Northern Syria after Turkish intervention

Map of Turkish intervention in northern Aleppo, Syria
After seizing the border strip from Azaz to Jarabulus, Turkey must decide whether to push further south into Syria to prevent a linkup of Kurdish territories (source: macpixxel for GIS)
  • Further Turkish attacks on Syrian Kurds would derail U.S. ground war against Daesh
  • Ankara assumes U.S. will not risk unity of NATO to protect Kurdish-dominated SDF
  • Russia has played “Kurdish” card to cement tactical alliance with Turkey
  • Long-term risks to Turkey increase the deeper it ventures into Syria

The entry of Turkish troops into the northern part of Aleppo province has made Syria’s civil war more complex than ever. It has also complicated the war against Daesh, also known as Islamic State.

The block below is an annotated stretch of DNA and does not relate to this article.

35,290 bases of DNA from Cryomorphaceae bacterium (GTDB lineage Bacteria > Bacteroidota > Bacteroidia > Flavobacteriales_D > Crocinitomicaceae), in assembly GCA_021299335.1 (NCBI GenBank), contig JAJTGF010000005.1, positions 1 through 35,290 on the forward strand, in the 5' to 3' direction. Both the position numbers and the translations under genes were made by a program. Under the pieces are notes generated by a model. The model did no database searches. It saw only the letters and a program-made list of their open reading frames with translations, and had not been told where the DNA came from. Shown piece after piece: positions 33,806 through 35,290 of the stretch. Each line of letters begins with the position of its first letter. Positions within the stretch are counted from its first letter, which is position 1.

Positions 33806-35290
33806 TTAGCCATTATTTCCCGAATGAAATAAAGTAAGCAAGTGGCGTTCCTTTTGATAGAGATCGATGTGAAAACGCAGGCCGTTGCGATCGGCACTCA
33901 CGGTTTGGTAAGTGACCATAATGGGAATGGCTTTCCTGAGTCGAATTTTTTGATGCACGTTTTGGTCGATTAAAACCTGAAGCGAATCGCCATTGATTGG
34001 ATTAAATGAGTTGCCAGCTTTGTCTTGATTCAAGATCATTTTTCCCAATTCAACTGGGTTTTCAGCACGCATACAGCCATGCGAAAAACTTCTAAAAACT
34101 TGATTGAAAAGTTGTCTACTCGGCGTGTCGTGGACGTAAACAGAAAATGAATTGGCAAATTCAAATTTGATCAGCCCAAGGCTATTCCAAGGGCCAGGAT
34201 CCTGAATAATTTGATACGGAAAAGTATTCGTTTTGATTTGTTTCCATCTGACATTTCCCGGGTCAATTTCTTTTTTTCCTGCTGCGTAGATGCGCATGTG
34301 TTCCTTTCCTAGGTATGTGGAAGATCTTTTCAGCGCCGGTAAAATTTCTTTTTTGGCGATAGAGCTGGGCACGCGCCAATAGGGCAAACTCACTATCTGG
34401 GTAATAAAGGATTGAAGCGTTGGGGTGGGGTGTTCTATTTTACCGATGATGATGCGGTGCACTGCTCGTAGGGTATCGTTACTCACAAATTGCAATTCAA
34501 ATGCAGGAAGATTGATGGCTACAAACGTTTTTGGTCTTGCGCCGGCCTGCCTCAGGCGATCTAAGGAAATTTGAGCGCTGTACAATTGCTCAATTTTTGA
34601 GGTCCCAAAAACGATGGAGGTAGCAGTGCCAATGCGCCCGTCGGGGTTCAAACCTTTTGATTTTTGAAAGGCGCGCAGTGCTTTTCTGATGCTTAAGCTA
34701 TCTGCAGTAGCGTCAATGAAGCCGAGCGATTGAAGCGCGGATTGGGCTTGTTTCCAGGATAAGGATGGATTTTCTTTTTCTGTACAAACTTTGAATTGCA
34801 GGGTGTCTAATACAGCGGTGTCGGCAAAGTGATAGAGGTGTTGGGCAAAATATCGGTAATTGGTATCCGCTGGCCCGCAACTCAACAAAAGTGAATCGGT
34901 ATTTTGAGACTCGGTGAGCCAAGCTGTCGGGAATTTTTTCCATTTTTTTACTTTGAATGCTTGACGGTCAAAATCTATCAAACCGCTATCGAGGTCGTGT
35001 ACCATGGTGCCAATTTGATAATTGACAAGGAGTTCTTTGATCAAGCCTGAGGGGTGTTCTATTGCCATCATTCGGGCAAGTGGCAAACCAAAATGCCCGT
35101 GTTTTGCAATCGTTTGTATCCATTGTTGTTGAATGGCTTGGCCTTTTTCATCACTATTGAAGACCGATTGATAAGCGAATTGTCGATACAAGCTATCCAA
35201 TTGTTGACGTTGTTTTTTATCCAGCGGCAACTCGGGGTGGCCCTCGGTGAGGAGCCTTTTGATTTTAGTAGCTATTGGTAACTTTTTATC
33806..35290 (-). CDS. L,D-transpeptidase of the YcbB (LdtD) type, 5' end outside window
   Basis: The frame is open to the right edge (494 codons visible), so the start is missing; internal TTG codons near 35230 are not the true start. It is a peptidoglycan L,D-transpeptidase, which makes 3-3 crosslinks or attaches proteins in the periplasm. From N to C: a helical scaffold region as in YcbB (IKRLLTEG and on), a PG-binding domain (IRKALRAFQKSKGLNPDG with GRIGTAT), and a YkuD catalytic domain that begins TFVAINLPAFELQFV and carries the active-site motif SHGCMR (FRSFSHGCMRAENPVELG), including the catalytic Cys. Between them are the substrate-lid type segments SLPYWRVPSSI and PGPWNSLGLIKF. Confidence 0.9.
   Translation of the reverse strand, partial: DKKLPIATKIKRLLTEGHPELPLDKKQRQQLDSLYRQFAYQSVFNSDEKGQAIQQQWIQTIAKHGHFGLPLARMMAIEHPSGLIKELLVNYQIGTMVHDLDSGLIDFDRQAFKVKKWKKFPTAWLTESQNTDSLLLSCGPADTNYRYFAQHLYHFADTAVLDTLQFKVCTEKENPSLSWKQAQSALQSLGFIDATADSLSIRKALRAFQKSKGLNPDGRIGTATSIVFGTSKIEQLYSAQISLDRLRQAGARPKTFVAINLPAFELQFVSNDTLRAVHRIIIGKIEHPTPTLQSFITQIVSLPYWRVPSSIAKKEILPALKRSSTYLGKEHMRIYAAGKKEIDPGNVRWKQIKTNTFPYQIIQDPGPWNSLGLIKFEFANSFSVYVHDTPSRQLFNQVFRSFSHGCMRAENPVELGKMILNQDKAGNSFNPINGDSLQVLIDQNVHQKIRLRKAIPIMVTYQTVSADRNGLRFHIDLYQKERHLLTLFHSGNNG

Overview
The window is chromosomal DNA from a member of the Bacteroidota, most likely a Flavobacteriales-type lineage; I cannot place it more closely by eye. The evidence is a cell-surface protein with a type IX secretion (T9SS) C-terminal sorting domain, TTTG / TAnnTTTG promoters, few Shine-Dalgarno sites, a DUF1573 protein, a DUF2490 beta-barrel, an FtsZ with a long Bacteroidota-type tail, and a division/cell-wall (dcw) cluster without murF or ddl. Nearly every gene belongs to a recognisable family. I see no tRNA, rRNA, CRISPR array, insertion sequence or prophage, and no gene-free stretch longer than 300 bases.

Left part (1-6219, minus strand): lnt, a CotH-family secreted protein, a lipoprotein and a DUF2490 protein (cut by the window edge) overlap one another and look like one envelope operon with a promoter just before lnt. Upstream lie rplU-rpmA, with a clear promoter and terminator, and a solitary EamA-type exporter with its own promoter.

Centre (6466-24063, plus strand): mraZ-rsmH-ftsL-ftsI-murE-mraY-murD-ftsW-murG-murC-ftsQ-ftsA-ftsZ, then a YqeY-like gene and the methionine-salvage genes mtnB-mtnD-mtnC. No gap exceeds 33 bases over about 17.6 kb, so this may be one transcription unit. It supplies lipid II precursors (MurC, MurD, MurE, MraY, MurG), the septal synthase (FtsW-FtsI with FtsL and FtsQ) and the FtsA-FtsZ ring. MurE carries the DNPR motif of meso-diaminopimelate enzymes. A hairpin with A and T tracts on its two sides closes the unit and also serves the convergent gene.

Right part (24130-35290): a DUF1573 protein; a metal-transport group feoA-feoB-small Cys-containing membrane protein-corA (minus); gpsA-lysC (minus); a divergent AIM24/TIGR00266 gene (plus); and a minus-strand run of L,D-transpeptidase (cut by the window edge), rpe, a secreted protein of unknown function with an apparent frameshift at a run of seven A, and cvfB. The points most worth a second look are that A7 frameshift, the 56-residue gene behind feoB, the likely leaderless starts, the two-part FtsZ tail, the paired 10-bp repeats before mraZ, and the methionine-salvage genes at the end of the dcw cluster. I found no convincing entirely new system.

Ankara declared that its Euphrates Shield operation was directed against Daesh. However, it was immediately clear that the main target was Rojava, the political project of the Syrian Kurds. The Kurdish armed forces, called the People’s Protection Units (YPG), form the backbone of the Syrian Democratic Forces (SDF), which over the past four months have ejected Daesh from a broad swathe of territory west of the Euphrates river.

The biggest prize was Manbij, the third-largest city in Daesh’s so-called caliphate. Manbij’s fall cleared the way for an SDF drive on the communications center of Al-Bab, which would have allowed a link-up with Afrin, the Kurdish enclave northwest of Aleppo. This prospect of unifying the three Kurdish cantons of northern Syria probably triggered Turkey’s military intervention, which had been under preparation for many months.

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